It’s been a year now since we learned Callie has spinal muscular atrophy. That day is still strong in my memory so I decided to write about it.
Callie had just turned 1 and I struggled to keep her wispy hair in place while we waited in the doctor’s office.
A medical assistant came out to greet us. She gave Callie a big smile and said the doctor was ready for us. We followed in her cheerful wake and stepped into the designated room.
Callie’s 1-year portrait
The doctor came in right away and explained how the test was done. Its simplicity made me nervous. I had come to this appointment alone, thinking this was a routine test and we would get the results later.
I realized that I would know Callie’s diagnosis in a few minutes. I needed my husband, but I had told him it was a simple test so he may as well stay at work.
The doctor began by delivering electric shocks to Callie’s foot. She cried a little, but seemed unfazed overall. The diagnoses narrowed.
Then came the painful part: a needle-stick into Callie’s thigh muscle. The test didn’t work because Callie wasn’t capable of moving that part of her leg. So the doctor stuck her again in her lower leg.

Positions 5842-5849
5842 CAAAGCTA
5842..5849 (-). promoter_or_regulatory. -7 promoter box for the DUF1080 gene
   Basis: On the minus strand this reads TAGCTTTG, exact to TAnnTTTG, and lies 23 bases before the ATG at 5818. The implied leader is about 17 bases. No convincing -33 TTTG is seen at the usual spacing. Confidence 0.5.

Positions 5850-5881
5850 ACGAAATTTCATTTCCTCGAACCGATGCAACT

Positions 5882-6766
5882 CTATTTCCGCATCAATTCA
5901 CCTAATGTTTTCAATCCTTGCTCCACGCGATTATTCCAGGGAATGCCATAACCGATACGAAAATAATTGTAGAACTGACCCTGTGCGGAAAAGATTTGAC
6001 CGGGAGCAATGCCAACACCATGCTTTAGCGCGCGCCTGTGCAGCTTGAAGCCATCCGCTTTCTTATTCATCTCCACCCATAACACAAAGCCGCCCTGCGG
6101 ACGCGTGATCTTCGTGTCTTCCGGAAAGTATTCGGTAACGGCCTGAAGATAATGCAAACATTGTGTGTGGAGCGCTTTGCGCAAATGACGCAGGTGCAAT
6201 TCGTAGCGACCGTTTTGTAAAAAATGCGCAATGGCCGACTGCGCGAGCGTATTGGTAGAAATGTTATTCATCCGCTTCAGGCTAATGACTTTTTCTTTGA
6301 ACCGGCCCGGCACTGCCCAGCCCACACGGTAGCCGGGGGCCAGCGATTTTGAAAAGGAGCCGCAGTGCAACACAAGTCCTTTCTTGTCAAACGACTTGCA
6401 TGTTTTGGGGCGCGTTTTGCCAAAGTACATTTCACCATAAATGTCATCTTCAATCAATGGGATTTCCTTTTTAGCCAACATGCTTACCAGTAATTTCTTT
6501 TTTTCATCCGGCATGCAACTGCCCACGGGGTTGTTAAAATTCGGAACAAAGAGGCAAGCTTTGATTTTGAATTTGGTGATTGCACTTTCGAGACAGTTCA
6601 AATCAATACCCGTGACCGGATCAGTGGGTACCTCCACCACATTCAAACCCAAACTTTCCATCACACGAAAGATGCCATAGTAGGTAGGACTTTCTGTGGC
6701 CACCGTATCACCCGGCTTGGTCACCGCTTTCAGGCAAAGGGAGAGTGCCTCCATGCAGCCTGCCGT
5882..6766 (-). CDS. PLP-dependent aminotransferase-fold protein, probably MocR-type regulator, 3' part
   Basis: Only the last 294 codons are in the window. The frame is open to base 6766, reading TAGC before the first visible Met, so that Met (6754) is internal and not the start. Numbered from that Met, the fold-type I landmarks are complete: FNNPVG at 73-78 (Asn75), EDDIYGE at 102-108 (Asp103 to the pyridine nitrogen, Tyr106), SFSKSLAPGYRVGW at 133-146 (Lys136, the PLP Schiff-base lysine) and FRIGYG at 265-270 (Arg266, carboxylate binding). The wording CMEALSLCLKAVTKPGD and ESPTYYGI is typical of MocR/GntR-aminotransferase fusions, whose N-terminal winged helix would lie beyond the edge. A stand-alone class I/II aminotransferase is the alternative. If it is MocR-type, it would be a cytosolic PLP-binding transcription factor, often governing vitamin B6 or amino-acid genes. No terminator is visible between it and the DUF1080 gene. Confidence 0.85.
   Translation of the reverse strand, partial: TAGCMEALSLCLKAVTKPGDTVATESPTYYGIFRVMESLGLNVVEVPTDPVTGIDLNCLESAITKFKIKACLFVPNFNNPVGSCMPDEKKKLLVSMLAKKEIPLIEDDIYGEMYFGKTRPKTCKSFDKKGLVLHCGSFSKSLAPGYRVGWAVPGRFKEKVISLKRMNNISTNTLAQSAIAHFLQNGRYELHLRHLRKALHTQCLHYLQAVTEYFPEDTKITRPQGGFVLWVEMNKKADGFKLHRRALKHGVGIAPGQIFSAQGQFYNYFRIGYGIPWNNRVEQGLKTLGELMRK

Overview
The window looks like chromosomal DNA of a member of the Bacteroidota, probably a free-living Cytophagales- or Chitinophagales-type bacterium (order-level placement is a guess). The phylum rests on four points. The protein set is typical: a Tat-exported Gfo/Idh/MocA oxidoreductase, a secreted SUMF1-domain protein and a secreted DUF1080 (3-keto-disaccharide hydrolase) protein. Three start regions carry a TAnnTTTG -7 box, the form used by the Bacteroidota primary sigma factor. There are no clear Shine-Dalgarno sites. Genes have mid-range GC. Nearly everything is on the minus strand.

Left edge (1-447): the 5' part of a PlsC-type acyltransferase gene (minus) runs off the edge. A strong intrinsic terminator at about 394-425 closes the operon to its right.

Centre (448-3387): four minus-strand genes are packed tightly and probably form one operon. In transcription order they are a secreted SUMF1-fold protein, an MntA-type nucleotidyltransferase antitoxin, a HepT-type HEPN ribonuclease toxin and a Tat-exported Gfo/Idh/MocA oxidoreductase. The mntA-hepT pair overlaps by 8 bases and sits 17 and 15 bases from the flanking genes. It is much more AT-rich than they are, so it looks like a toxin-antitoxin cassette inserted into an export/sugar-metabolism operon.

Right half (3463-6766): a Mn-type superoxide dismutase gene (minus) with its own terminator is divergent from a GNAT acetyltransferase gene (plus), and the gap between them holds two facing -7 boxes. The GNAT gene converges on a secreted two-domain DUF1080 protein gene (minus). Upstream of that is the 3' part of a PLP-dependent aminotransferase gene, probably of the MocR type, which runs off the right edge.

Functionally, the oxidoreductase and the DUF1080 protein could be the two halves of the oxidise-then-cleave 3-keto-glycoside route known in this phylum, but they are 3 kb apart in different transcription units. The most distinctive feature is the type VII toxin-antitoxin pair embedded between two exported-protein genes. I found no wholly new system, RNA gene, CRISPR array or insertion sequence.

I clung to her, trying to console her as the doctor called out orders so the assistant could hear him above Callie’s screams and the crackling whir of the machine.
Then the doctor quietly said, “OK.”
His shoulders slumped as he turned off the machine and waited for me to comfort Callie.
Sorrow thickened the air. It was what we suspected. I stared at my daughter, her large brown eyes framed with long wet lashes. I cried softly as I held her head against my own. I didn’t ask many questions.
The assistant offered to help us to the car. When we reached the front office, I told her I could make it to the car alone. My tears gave way to weeping as I walked out, still cradling Callie.
My legs trembled and I made a conscious effort not to fall under the weight of grief. I found myself repeatedly sobbing the words “I’m so sorry” to Callie.
She looked at me, knowing she should be upset but not knowing why.
My hands shook as I strapped Callie into her car seat. I pulled myself into the car, shut the door and reached for my phone.